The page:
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Praying Like a Drunk Woman - Encouragement for Today - October 4, 2016

Dannah Gresh

October 4, 2016

Praying Like a Drunk Woman

“In her deep anguish Hannah prayed to the LORD, weeping bitterly.” 1 Samuel 1:10 (NIV)

I once lobbed a meatloaf at my husband’s head in front of my children.

Having just returned home after a few days away, I found laundry looming over my head like Mount Everest and a family who’d existed primarily on Fruit Loops for the extended weekend. It was one of those “emotionally wealthy” times of the month for me. And my family was emotionally needy.

I decided to bake a cheese-stuffed, bacon-wrapped, barbecue-laden meatloaf to make all things right in the world. The first bite was almost to my mouth when my husband did the unthinkable — he mentioned the laundry. The meatloaf went flying, and there was no taking it back.

That’s when I noticed the fear in my children’s sweet eyes. (Proof to you, I hope, that I don’t often throw meatloaf or any other items — food or otherwise.) I did what any woman would do: I ran to the bathroom.

I wept bitterly. I was embarrassed by what I’d done and fearful it would ensure my children spent hours on a psychiatrist’s sofa.

As I began to pray frantically, my husband opened the door on his white-hot mess of a wife who was praying so hard she looked insane. He offered me his hand as if he were asking me to dance. When I accepted, he led me back to the kitchen table, pulled out my chair and seated me like a princess. He then delivered a comedy routine that to this day I say deserves to be on late night television, making this memory one of our family’s funniest. (Prayer answered!)

I’m not the only woman to cry out to God in a prayer that makes her look half-crazy. Today’s key verse describes a woman who did the same.

“In her deep anguish Hannah prayed to the Lord, weeping bitterly (1 Samuel 1:10, emphasis added).

Hannah, a mother whose name makes it into the Bible, poured out her soul-breaking pleadings to God in such a way that she looked not just crazy, but drunk.

Eli, the priest, notices her.

This was a day and age of pretense and sophistication — not spontaneous, unveiled expression. The behavior of a woman in public was especially guarded.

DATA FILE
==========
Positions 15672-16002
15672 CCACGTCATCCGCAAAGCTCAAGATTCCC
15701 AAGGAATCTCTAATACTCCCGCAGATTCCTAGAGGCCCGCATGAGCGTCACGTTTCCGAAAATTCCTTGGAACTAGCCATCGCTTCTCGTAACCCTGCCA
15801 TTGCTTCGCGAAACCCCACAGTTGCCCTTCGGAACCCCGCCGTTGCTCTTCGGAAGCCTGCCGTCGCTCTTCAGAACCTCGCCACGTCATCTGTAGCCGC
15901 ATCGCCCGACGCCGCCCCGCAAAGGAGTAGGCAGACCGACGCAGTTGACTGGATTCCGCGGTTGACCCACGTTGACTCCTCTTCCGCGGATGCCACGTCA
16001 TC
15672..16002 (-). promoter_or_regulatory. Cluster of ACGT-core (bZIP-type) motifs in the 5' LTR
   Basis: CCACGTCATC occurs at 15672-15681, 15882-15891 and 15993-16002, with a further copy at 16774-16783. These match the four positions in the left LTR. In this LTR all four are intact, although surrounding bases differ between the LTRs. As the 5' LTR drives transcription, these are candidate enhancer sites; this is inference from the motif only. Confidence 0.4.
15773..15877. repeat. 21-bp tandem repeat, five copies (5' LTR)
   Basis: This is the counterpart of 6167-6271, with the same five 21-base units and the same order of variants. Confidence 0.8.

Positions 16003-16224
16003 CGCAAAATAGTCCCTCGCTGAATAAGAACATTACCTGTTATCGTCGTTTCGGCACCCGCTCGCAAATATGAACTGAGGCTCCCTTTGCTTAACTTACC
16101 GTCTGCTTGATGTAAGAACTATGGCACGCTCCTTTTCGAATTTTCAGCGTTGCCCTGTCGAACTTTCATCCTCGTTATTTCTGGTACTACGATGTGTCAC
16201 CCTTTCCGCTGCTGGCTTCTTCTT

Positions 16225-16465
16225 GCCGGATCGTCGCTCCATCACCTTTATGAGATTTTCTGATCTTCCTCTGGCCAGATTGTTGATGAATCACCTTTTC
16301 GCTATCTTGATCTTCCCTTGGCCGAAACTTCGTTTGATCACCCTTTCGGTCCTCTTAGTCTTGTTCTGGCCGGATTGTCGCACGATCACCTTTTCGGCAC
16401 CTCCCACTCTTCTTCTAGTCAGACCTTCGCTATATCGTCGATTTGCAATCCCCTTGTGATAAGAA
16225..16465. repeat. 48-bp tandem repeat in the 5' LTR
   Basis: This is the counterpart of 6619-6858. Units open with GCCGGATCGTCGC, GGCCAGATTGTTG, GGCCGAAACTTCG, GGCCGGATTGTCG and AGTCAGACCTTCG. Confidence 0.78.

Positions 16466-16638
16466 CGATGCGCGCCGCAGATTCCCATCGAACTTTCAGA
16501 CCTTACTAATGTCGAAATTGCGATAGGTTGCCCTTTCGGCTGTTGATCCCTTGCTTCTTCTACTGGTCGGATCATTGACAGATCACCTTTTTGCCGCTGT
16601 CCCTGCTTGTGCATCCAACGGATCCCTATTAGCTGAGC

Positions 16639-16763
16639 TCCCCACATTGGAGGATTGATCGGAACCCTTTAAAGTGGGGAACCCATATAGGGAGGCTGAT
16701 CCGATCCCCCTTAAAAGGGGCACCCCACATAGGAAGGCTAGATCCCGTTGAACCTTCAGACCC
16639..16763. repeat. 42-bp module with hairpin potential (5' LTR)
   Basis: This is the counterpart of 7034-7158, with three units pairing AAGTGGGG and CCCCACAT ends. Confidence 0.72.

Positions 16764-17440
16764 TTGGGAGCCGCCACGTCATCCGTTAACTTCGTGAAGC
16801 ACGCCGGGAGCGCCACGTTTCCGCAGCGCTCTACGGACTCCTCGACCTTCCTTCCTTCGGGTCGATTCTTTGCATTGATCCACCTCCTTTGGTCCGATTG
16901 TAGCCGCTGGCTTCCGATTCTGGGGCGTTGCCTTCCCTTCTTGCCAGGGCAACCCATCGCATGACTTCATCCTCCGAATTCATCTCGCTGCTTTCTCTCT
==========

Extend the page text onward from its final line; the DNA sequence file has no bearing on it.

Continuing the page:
But not for this woman.

The fear of man had fallen from her in her desperation.

The Bible says Hannah was praying so hard, her mouth was moving, but no sound came out. Distraught emotion distorts her expression.

Eli, the man of God, concludes: This woman has had too much wine.

“How long are you going to stay drunk?” he wrongfully challenges in 1 Samuel 1:14a (NIV).

Hannah claims she’s only drunk with the desire to be a mother.

And the man of God sees. As clearly as he sees the wet tears on her face, he sees the heart behind the guttural pleadings erupting from her soul.

“Eli answered, ‘Go in peace, and may the God of Israel grant you what you have asked of him,’” (1 Samuel 1:17, NIV).

And the peace comes. “She said, ‘May your servant find favor in your eyes.’ Then she went her way and ate something, and her face was no longer downcast,” (1 Samuel 1:18, NIV).

As I read the account of Hannah earlier this year, I felt a prayer of my own leap out from within me. I wrote it in the margin of my Bible: “Lord, make me drunk with prayer!”

I prayed what was really in my heart — the good, the bad, the ugly. After all, God already knew it was in there.

And you know what? It works. I feel peace after I pray like that. My problems aren’t always solved, but my heart is quieted. Maybe when the Bible says to “cast your cares” on God in Psalm 55:22, this is what it’s talking about.

Some people might misread and misunderstand you when you pray as fervently as Hannah did. But isn’t that the point of prayer? Isn’t prayer the tool of an audaciously optimistic woman? One whose faith rises above what her eyes tell her to be true? If prayer makes us anything, it should be radical.

Dear friend, God already knows what’s going on in your heart — the good, the bad, the ugly. Why not just pour it out?

Lord, I haven’t been bringing myself to You honestly. You know what’s inside of me and where the bitterness and anxiety rest. Please help me to pray like I mean it today, free of all pretense. I’ll trust You to sort it out. In Jesus’ Name, Amen.

1 John 5:14, “This is the confidence we have in approaching God: that if we ask anything according to his will, he hears us.” (NIV)

The 20 Hardest Questions Every Mom Faces: Praying Your Way To Realistic, Biblical Answers by Dannah Gresh reveals four qualities of Hannah’s prayer and helps you learn how to use them to answer some of the hardest questions you face as a mom.

Enter to WIN a copy of The 20 Hardest Questions Every Mom Faces by Dannah Gresh. In celebration of this book, Dannah's publisher is giving away 5 copies! Enter to win by leaving a comment here. {We'll randomly select 5 winners and email notifications to each one, by Monday, October 10.}

Take 5 minutes today and get really honest with God about what creates fear, anxiety and bitterness in you as a woman. Then let your anxieties and fears burst forth in prayer.

© 2016 by Dannah Gresh. All rights reserved.

>Proverbs 31 Ministries thanks Harvest House Publishers for their sponsorship of today's devotion.

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